The state Supreme Court on Friday granted Public Service Company of New Mexico’s request to delay regulatory proceedings on the company’s plan to close the San Juan Generating Station near Farmington.

The state’s largest utility, which for years has said it wants to close the aging, coal-fired power plant by 2022, had asked the court to set aside a Friday deadline to file a plan with the state Public Regulation Commission.

PNM, which is moving to abandon its long dependence on coal for producing electricity, argued that several bills affecting state energy policies are pending before the state Legislature, including Senate Bill 489, known as the Energy Transition Act. A news release from the company this week said the legislation “will have an impact on our state’s energy landscape. Some of these policies will directly impact how the San Juan Generating Station will be abandoned and what the replacement resources must be.”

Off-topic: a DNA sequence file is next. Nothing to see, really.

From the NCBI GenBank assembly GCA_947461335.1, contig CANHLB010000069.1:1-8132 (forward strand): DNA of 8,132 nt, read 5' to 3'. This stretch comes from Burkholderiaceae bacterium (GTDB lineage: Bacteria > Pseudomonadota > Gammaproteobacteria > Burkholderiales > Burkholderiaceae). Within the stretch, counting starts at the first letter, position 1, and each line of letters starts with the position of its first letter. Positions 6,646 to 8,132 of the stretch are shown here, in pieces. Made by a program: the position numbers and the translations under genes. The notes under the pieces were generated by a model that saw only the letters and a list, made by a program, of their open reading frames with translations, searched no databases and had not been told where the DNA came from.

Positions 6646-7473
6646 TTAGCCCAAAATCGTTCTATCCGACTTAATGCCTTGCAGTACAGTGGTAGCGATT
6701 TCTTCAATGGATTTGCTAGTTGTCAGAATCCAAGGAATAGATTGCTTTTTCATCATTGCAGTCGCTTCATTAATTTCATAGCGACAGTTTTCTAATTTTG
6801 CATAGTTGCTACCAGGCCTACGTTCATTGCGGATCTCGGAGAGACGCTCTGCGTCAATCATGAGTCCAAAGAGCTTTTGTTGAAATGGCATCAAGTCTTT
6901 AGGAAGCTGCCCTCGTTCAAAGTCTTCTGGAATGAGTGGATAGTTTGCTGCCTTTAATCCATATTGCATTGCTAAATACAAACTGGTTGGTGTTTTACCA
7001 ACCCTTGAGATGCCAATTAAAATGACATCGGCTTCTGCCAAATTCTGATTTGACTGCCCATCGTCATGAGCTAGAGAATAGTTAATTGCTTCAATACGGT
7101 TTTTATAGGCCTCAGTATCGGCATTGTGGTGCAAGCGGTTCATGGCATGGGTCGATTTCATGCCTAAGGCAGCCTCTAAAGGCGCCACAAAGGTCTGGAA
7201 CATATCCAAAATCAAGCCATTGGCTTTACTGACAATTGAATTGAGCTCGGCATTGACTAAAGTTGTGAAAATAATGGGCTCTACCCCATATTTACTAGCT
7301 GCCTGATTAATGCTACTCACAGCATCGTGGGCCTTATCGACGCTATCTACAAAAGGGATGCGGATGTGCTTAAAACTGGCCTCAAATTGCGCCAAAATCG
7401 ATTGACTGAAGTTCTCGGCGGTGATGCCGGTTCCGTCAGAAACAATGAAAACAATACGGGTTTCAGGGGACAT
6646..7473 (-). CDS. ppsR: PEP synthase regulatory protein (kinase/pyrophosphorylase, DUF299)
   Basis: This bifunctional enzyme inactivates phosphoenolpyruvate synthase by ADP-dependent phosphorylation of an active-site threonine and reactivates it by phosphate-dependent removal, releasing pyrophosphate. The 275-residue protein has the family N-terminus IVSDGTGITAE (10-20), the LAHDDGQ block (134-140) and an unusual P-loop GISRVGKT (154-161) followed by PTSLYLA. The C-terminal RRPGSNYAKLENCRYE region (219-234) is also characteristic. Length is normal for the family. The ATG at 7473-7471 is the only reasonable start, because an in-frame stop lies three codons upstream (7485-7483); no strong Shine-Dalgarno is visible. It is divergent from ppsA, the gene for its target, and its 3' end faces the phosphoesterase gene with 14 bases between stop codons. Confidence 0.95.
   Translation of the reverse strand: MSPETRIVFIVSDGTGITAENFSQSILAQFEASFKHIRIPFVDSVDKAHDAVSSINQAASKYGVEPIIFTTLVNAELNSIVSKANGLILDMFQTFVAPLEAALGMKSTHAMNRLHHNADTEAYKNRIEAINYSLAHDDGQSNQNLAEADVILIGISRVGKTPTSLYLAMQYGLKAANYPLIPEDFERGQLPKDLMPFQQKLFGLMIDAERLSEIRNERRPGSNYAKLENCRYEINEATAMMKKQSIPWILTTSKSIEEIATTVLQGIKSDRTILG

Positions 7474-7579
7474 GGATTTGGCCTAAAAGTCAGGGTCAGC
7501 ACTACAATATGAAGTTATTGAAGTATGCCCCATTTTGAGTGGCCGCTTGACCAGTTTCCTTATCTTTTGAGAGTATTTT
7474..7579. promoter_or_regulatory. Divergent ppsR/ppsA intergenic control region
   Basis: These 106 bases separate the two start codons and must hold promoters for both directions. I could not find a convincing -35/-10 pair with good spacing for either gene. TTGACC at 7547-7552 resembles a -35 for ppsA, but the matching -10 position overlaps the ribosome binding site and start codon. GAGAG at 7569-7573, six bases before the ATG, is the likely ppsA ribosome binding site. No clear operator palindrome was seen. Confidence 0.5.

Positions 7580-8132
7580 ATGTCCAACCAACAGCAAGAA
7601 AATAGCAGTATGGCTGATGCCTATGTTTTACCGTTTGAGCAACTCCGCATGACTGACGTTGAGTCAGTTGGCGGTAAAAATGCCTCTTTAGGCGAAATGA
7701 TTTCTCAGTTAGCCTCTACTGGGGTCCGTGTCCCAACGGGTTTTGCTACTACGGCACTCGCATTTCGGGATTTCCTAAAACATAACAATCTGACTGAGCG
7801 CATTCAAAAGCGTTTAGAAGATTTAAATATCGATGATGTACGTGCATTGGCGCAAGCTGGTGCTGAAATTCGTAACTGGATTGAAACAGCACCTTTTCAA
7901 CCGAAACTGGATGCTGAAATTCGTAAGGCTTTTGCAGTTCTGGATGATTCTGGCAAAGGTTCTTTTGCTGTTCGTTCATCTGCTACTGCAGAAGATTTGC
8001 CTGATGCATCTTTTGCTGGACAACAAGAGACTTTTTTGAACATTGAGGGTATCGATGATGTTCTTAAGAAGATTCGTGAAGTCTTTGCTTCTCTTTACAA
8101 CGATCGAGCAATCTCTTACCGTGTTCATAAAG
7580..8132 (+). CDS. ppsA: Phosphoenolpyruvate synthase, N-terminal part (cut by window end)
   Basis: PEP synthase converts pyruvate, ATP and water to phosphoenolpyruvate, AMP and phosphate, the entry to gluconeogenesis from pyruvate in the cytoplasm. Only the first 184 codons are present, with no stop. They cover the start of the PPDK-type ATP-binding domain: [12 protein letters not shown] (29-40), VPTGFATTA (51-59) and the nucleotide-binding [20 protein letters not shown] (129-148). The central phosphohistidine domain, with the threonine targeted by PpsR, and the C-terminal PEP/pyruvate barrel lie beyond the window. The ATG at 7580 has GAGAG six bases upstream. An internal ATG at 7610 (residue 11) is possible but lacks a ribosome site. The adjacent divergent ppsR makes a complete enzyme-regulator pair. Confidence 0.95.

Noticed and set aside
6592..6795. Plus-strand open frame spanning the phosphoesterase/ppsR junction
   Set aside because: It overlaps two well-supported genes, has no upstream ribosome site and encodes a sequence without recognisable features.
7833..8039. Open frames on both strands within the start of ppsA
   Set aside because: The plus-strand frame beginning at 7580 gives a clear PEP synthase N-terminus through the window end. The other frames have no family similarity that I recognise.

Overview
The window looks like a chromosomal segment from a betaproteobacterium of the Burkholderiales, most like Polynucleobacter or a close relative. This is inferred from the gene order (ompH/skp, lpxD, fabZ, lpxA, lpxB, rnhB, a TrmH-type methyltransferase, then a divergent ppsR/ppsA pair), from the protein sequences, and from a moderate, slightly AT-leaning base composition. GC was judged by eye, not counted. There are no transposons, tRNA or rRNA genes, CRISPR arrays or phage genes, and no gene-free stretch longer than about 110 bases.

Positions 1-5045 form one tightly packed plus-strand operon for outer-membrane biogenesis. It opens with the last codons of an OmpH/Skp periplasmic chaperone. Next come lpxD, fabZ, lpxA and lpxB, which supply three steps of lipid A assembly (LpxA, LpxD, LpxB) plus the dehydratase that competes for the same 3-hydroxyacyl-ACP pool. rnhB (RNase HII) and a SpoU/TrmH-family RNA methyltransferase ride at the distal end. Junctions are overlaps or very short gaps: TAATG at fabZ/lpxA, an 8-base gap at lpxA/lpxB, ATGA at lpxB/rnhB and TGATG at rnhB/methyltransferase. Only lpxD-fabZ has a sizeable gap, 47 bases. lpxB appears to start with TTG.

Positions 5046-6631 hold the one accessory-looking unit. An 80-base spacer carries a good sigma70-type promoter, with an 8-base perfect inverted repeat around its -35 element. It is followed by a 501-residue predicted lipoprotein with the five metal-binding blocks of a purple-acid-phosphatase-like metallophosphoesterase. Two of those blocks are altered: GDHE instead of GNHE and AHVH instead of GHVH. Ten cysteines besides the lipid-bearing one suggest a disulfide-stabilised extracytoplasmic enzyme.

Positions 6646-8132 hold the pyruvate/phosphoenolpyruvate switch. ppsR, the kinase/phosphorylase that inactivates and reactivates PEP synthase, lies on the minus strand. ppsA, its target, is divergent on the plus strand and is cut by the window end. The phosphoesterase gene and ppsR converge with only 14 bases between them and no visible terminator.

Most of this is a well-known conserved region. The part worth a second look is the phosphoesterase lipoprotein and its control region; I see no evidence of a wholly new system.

In a written statement Friday the utility said of the high court’s action: “The stay keeps our legislature, our new governor, and our company on a continued path to carefully and thoughtfully plan for this important transition to a cleaner energy future for the state.

PNM has endorsed SB 489, sponsored by state Sen. Jacob Candelaria, D-Albuquerque, which would dramatically increase reliance on renewable energy sources and help PNM in shutting down the San Juan facility by allowing the company to sell bonds to pay off debt on the plant.

The city of Farmington, a part owner of the power plant, recently announced it had found an investor, the New York-based Acme Equities, to keep the plant — a major source of jobs in northwestern New Mexico — operating for the foreseeable future.

The state Senate Corporations and Transportation Committee is scheduled to hear SB 489 on Saturday.

In January, the regulatory commission voted unanimously to require PNM to file its plan by March 1.

At that meeting, the commission’s general counsel, Mike Smith, reading from the order that would be approved by the commission, said the body is legally obligated to “apply the existing law, and not shape determinations or impose obligations based on the possibility of speculative legislative changes.”

Commissioner Cynthia Hall said during that discussion that the commission had “very strong evidence that show PNM as long as six months ago took irrevocable steps” to push for abandonment “and then simply didn’t tell us.”